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Riffelalp Resort 2222M <i>(Zermatt)</i>

Riffelalp Resort 2222M (Zermatt)

At the initiative of Alexandre Seiler, a pioneer in the modern hotel industry, the Riffelalp Hotel, which at that time had 150 beds, opened its doors in July 1884 above Zermatt at an altitude of 2,227 meters.  Many illustrious guests from Switzerland and abroad have stayed there: poets, musicians, princes, industrialists and statesmen.  All of them succumbed to the charm of an exceptional mountain hotel with a unique view of the Matterhorn towering above at 4,478 meters. In 1898, after construction of second building, the hotel had 280 rooms – a record that remains unbroken to this day. he fire that devastated the hotel in February 1961 spared only the two buildings next to the chapel.

For some time now, the RIBAG (Riffelalp Immobilien- und Baubetriebs AG = Riffelalp Real Estate and Construction Company) has harbored the idea of rebuilding the hotel and reviving what must certainly be recognized as the great age of the Swiss hotel industry. A joint venture was created in 1997 between Seiler Hotels Zermatt AG and the Sandoz Family Foundation: close ties had always existed between Edouard-Marcel Sandoz (and later the Foundation) and Zermatt, where the sculptor took advantage of his stays there to gather in the Viège the stones from which he created some of his most outstanding works. he Foundation is the almost exclusive shareholder of RIBAG, which has now become Riffelalp Resort SA, and has become directly involved in the design and execution of this large-scale hotel project; it has also provided the project with the necessary financing.

After almost three years of work, made especially difficult by the altitude and transport problems, the hotel opened its doors on 1 December 2000 under the name of the Riffelalp Resort 2222m. After expansion in 2005, it now has 140 beds (65 rooms, five suites, two apartments) and offers refined and sophisticated comfort.  In addition to two restaurants, two terraces and a typical vault, the hotel has a cinema, a bowling alley, a billiards room, a wellness and fitness centre with indoor and outdoor swimming pools, and a concert hall in the old English chapel. Riffelalp is regularly cited in the top rank of Swiss and international classifications, and is now one of the key addresses in the Alps, as well as being one of the prestigious “Leading Small Hotels of the World”.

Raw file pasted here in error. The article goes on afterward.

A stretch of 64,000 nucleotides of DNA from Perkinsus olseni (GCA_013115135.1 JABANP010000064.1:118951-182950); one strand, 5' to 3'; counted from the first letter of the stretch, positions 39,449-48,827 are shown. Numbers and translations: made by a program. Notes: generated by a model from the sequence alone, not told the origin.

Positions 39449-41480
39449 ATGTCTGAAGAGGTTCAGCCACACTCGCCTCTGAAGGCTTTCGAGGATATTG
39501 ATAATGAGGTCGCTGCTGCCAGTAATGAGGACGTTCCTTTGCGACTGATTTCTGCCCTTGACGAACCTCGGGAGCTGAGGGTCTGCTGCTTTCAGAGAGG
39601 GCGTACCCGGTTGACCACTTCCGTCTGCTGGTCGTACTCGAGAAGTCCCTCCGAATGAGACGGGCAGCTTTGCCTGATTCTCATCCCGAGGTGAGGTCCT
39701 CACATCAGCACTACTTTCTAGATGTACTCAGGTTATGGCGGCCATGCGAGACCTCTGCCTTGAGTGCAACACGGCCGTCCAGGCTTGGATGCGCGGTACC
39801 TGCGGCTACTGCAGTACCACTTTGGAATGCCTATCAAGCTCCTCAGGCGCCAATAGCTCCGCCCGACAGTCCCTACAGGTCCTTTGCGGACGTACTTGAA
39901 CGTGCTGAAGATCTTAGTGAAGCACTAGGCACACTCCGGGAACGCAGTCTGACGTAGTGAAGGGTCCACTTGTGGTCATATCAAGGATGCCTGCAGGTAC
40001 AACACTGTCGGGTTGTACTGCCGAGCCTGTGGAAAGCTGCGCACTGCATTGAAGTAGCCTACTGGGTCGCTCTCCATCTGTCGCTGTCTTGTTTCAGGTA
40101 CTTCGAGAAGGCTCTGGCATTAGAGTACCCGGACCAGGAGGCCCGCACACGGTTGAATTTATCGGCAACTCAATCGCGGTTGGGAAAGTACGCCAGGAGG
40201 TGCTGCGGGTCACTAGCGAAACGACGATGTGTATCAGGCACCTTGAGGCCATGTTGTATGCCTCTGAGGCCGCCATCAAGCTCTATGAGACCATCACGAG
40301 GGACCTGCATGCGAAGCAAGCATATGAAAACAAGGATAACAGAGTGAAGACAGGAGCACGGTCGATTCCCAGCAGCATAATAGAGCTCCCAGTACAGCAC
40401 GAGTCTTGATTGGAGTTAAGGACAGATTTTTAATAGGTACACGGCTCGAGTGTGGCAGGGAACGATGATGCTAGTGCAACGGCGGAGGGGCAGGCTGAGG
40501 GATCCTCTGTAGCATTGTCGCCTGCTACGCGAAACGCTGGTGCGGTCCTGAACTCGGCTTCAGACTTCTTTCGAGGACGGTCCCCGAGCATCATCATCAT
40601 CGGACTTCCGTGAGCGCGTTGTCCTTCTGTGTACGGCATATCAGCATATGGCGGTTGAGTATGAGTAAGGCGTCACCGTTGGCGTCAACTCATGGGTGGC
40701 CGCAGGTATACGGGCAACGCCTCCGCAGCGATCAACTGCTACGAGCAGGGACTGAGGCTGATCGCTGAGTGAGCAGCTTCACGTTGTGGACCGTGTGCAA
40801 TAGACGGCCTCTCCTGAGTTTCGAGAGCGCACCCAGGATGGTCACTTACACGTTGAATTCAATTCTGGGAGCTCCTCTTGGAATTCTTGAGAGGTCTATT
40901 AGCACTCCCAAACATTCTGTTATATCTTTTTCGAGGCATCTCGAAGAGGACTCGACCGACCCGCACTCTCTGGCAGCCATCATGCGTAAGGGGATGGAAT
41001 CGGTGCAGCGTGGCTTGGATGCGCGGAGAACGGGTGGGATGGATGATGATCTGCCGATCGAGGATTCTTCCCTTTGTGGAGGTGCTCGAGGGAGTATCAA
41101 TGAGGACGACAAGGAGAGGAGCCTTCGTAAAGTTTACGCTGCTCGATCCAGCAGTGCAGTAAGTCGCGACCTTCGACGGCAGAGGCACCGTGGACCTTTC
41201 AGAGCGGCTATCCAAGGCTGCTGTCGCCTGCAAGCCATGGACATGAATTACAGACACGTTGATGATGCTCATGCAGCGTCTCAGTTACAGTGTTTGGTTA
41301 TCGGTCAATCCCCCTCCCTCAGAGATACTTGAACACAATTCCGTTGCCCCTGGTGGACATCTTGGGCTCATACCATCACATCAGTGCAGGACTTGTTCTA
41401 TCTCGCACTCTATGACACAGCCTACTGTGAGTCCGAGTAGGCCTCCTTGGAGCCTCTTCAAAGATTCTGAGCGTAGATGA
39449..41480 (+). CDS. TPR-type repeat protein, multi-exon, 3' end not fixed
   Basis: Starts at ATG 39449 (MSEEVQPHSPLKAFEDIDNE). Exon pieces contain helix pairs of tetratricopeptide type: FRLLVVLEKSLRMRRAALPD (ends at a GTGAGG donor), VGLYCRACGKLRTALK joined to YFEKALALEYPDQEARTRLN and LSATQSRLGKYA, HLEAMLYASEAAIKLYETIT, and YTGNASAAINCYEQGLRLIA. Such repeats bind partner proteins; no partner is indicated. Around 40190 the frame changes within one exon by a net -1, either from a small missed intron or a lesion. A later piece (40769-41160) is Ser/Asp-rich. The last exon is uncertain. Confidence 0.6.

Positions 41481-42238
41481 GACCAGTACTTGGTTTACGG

With its commitment to Riffelalp, the Sandoz Family Foundation has actively contributed to reviving a witness to the economic history of Switzerland in one of the country’s most beautiful settings. For the Foundation, resurrecting the hotel is part of its effort to promote a form of hotel business stressing personalized service able to respond to the demands of an exceptional site and a particularly discriminating clientele. he project is also an expression of the essential values of tradition and modernity, of contemporary comfort allied with the art of hospitality and conviviality, to which the Foundation attaches particular importance.

The Foundation’s hotel activity is testimony to its spirit of enterprise and initiative, and to its desire to occupy a lasting place in the market for projects conceived as long-term investments.

Hôtel Beau-Rivage Palace <i>(Lausanne)</i>

Hôtel Beau-Rivage Palace (Lausanne)

The Hotel Beau-Rivage Palace***** in Lausanne is one of the most prestigious luxury hotels of Europe and the world.  Located in Ouchy on the shores of Lake Geneva, it has been classed as one of the 50 best hotels in the world by the American Association of Travel Editors and the Légion d'Honneur du Voyage, and is regularly ranked among the top hotels in Switzerland by several specialized publications.

Major renovation has been carried out at the initiative of the Sandoz Family Foundation starting in 1993. As part of the program of complete rehabilitation, architectural treasures of the past have been faithfully restored in the vast spaces of the ground floor as well as in the hotel’s 170 rooms (including 24 suites). It is not for nothing that in 1999 the Beau-Rivage Palace was designated the historic hotel of the year by the Swiss national section of the International Council on Monuments and Sites ICOMOS.

The project includes the creation of a spa and the transformation of the core of the hotel, and will finish in 2010 with the rehabilitation of the rotunda and the terrace.